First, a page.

At another group sale I found a bunch of interesting stuff unrelated to records. There were some books from before 1900, and the one I purchased was published in 1871. On AbeBooks.com the purported first editions I saw all appeared later in the decade, so I can’t tell you what my copy of A Compendium of Methodism is worth, but I know it has some old-school mojo.
That’s also where I saw a board game called "India" that I photographed because I’d never seen one or heard of it before and it looked interesting. After a quick eBay check on its value (I came up with nothing) I’ll simply leave that one to the expert (i.e., Julia). That’s the kind of stuff I love to see, that you’ve never seen before and is colorful.
I also got a kick out of the baby chicks I saw and photographed in someone’s front yard. DK & J Hatchery in Warsaw Kentucky (their phone number is 859.609.9553) sells chickens, ducks and turkeys two days old and up, and the World’s Longest Yard Sale offers some free advertising.
Farther south I met a gentleman named Ken Black who goes around and buys stoneware at yard sales when they’re in season and then takes them to the Longest Yard Sale. A friendly guy who was nice enough to take a photo with him holding an old wine cellar jug from Amana, Iowa, where I have been a few times.
Further south I ran into a lap steel from a gentleman who wanted $400 for that; some nice-looking craftsmanship for that.
During the day I asked several people what their best purchases were thus far. One couple that had driven south from Detroit — this was their first year — said they were quite impressed with the clockface gas pump they purchased for $300. They also said they bought long stained-glass windows that they plan to use as a headboard. Like this couple, there were definitely as many or more people buying stuff to own it as opposed to reselling it later at a higher price. Another example: the Murray riding lawnmower that you see being loaded onto the back of a truck; the gentleman said he paid $75 for it.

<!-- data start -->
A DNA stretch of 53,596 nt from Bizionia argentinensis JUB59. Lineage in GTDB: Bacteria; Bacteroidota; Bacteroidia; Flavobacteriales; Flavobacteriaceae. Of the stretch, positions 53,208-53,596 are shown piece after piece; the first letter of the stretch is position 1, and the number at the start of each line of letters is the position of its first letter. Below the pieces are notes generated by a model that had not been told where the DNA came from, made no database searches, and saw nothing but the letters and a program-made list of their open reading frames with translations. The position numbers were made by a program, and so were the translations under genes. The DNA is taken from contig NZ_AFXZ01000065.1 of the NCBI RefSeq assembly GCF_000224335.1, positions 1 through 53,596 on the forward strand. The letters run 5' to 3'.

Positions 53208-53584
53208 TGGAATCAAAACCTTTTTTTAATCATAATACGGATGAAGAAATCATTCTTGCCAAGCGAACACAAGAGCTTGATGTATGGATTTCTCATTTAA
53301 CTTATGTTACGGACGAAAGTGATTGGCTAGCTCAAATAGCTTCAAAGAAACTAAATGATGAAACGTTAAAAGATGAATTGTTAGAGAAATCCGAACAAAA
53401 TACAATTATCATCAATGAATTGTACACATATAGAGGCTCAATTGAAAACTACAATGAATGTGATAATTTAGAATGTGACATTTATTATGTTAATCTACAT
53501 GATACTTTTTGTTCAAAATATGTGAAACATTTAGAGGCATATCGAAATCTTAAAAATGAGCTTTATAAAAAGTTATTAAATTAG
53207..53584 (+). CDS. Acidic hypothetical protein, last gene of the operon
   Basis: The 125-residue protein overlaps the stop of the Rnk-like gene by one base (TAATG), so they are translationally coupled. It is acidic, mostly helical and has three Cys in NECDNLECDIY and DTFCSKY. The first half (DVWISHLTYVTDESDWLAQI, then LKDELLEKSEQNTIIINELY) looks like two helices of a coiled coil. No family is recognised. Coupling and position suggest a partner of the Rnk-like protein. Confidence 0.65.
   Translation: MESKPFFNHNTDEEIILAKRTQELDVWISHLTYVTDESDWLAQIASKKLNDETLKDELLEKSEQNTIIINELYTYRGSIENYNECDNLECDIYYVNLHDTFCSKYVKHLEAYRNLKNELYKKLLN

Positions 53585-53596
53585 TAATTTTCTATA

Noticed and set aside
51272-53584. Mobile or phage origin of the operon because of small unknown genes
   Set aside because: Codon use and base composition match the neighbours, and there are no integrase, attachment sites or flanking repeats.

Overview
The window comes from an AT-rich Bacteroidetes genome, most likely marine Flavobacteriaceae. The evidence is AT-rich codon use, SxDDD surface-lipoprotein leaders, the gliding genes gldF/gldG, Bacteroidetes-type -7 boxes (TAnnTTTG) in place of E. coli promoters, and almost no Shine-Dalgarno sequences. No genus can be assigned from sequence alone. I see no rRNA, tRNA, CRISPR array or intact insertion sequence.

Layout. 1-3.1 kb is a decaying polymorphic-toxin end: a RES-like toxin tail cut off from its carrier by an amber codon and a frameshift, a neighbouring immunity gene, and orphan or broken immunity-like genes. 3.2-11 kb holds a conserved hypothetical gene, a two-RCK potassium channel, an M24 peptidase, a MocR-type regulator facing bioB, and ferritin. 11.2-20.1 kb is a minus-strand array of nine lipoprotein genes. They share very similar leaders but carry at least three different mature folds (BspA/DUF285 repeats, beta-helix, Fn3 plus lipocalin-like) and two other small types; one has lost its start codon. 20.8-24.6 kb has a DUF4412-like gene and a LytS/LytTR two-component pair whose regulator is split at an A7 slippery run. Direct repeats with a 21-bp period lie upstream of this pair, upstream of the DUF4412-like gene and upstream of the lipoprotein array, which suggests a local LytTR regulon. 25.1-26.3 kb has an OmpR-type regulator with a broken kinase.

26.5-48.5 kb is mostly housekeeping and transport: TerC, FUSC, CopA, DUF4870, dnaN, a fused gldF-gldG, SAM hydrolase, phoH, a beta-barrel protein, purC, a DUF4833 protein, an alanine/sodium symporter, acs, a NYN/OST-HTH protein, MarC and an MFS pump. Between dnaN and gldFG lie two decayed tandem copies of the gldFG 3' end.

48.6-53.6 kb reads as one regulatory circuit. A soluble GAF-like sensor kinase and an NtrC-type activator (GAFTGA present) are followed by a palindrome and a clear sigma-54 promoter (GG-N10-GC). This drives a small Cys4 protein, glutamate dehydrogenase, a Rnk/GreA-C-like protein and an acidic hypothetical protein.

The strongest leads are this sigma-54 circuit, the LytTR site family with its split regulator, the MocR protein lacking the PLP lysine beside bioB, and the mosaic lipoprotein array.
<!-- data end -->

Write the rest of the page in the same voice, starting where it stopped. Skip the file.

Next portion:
Another gentleman I talked to said he bought several guns that week, and the best was a 20 gauge shotgun single barrel that he purchased for $100. He also bought the old-school ice cube tray that I photographed.
My favorite purchase took place at someone’s house out in the country. Caroline Smith was reluctant to sell any of her albums, but she did show me some 45s that she purchased when she was living one door over several decades ago. While I pawed through a couple hundred well-preserved early rock, soul, country and rockabilly 45s, she explained to me where she used to buy records, and none of them were close except Western Auto, which, she remembered, sold singles for 99 cents. To think that, at one point in history, auto parts stores sold 45s on the side—now how cool is that?
And finally, another second hand store (this in Owenton, Kentucky) that had the wild card factor; in other words, it had interesting stuff that wasn’t completely picked over. There I pawed through lots of 45s and albums and realized that the effort I’d put into the trip had been worth it. I met lots of interesting folks, found some rare records, and did something besides peck away at a computer. I’m glad I went.
Have you been to the World's Longest Yard Sale? What was it like for you? Do you plan to go in the future? Post a comment here!
About the Author:
Jeff Wilson is a regular contributor to the audiophile magazine The Absolute Sound and has also appeared in Crawdaddy, The Cincinnati Magazine, Perfect Sound Forever, and City Beat. He has published fiction and poetry in various journals along with editing the lit-zine Evil Dog. At one point he was a grumpy guy bemoaning what looked to be the disappearance of vinyl, which made its sudden and unexpected revival all the more pleasing.